— Simon Ensor (@sensor63) January 15, 2014
Happy New Year to you too Simon! Having worked with Twitter and Google Maps API I was aware that their terms are becoming increasingly restrictive making the environment for 3rd party services for doing this increasingly difficult. There is a solution for doing using a modification of my Twitter Archiving Google Spreadsheet (TAGS) project (the guerrilla approach so to speak). The result for #rhizo14 is here (only viewable in non-mobile app versions of Google Maps and not the current preview version) and this post outlines how it was done.
How it was done
If you want to shortcut this here's a fork of TAGSv5.0 which already has the extra columns sheet, script and formulas
You take your off the shelf version of TAGS v5.0 and in the ‘Archive’ you add the columns with the headings user_location and user_description. Where doesn’t entirely matter, in this example they end up as columns P and Q respectively (if you have different you’ll need to amend the formula in the next bit). You can add these columns to an existing archive but only new tweets can be resolved to a location.
After collecting data for a while next you create a new sheet in your copy of TAGS with the name ‘CacheMap’. In cell D1 of this sheet enter the formula
=QUERY(Archive!B:Q," Select P, Q, B, M, COUNT(J) WHERE P <> '' GROUP BY B, P, Q, M ORDER BY COUNT(J) desc LABEL B 'Top Tweeters', COUNT(J) 'No.'",TRUE). This creates a couple of columns of data extracting the unique screen name, user_location, user_description and count of tweets in the archive.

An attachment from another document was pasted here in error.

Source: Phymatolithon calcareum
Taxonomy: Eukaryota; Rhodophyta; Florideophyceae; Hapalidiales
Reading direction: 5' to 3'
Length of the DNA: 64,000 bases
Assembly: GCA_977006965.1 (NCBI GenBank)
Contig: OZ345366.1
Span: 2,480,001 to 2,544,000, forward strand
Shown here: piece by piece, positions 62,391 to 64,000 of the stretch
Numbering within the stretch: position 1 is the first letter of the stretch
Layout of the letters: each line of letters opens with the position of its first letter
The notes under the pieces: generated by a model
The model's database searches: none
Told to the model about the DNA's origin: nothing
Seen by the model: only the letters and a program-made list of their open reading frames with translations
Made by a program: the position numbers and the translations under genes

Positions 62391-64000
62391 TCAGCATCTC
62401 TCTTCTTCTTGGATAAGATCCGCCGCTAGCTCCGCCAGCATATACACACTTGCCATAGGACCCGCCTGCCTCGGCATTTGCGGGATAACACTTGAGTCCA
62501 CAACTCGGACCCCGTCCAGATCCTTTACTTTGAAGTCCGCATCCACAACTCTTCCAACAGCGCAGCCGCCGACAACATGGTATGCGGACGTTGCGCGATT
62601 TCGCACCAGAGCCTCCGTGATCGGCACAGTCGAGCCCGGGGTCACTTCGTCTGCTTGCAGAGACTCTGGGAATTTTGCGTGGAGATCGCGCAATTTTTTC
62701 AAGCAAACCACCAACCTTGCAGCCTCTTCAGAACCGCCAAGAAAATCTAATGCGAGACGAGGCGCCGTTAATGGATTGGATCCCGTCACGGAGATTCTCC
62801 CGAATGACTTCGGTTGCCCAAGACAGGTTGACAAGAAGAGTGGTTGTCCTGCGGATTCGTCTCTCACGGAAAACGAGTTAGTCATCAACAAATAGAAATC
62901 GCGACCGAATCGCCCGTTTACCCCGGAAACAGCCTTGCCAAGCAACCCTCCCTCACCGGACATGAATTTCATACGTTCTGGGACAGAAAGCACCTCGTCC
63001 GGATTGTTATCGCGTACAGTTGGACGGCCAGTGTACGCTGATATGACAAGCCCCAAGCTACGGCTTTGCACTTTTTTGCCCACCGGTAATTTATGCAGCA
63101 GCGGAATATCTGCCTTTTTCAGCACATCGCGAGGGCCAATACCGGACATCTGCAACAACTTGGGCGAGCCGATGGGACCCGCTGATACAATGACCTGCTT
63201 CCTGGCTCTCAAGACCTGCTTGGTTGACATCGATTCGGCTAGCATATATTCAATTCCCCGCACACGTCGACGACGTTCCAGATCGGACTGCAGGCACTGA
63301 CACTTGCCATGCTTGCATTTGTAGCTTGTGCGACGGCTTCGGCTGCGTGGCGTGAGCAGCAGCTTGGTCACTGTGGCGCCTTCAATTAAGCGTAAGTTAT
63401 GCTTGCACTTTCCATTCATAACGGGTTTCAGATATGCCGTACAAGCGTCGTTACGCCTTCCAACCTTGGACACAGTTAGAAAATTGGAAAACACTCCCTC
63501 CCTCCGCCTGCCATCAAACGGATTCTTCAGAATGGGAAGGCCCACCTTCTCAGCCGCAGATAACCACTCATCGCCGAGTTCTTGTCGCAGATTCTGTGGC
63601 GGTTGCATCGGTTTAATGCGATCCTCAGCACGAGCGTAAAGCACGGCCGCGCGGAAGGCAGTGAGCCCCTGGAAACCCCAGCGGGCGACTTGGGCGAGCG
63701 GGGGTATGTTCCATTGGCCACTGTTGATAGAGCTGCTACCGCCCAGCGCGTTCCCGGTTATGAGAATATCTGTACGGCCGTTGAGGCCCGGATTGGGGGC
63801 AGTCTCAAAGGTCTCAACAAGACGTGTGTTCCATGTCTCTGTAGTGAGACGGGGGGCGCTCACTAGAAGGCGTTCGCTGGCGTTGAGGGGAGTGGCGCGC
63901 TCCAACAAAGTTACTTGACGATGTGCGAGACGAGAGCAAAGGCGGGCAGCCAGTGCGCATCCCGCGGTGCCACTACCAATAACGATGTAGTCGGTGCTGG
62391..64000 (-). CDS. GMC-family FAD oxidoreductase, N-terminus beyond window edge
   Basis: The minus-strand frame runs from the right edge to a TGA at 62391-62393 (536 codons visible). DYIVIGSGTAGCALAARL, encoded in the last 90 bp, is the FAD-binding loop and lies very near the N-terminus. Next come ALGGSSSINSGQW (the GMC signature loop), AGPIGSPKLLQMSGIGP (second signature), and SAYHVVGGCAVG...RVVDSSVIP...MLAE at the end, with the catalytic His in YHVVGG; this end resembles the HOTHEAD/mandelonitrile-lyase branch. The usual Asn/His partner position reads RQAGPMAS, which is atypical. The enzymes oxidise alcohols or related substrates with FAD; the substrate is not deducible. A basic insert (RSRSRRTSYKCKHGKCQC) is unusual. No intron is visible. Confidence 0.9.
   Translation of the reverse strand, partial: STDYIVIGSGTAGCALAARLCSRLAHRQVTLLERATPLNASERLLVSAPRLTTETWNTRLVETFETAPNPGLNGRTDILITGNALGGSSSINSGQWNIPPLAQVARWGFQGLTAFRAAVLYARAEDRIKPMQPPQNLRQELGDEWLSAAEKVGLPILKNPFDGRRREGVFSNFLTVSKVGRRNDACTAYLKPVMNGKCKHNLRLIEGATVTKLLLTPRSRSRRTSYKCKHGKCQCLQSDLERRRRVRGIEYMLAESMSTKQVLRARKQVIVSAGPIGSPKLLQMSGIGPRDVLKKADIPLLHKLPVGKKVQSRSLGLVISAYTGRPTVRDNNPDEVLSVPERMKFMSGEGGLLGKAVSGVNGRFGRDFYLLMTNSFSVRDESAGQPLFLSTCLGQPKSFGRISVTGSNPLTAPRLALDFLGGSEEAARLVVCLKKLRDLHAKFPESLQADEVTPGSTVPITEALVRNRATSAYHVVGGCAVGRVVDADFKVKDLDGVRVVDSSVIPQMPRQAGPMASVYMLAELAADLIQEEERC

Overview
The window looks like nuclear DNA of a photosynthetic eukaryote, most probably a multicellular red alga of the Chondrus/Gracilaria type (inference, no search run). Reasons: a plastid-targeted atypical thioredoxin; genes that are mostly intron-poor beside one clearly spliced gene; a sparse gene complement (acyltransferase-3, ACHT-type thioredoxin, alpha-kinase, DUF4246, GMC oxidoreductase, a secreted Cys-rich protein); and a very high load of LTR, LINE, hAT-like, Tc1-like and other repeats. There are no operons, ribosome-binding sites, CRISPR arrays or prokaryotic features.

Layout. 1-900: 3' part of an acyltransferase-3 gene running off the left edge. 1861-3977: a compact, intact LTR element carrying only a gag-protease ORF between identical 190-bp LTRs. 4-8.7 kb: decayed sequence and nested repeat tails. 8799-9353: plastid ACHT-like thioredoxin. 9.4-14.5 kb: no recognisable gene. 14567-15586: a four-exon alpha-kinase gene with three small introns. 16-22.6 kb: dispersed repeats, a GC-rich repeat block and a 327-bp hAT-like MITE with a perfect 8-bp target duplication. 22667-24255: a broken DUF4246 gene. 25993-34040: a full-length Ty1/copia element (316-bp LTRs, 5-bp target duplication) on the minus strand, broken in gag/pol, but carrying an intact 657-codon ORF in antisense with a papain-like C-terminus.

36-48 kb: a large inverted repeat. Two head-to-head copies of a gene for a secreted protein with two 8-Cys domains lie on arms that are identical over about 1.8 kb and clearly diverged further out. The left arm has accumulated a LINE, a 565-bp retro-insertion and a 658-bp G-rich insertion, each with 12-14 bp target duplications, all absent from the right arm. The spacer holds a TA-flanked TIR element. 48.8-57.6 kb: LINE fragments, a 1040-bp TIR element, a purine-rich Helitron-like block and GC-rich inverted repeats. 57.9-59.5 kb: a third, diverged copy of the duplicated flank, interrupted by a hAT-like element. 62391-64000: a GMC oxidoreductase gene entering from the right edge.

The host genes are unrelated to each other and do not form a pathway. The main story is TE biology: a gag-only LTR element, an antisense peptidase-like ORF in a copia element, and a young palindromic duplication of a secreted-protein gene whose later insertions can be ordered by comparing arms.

Next open Tools > Script editor and paste the following code:
Save the script and run ‘cacheMap’ from the Run menu. What this does is read the list of data imported to the ‘CacheMap’ sheet and then use the geocoder in Google Apps Script Maps Service to try and resolve location data from the users Twitter profile. We cache the location data in Google Apps Script noSQL storage (ScriptDb). The script gets the first 100 hits to prevent timeouts. If you have more than 100 users in your list running the script again will read cached results and top-up with new data. You can also schedule the script to run automatically from the Resources > Current script triggers to keep it fresh. The results are outputted to the same sheet in KML format. To render as a map in the File > Publish to web menu we can build a TXT link for the CacheMap sheet specifying the A column as our source.
Pasting the url into the Google Maps search box and hitting return gives us a map (a trick I picked up from Tony Hirst in the days when a simple Twitter map was simple). Like Tony’s solution this hack also has a self life. Google are ‘previewing’ a new version of Google Maps which doesn’t currently support the ‘paste a kml url’ trick. Also last time I looked the New Google Sheets doesn’t have a publish to web option. <sigh>
Enjoy … while it lasts!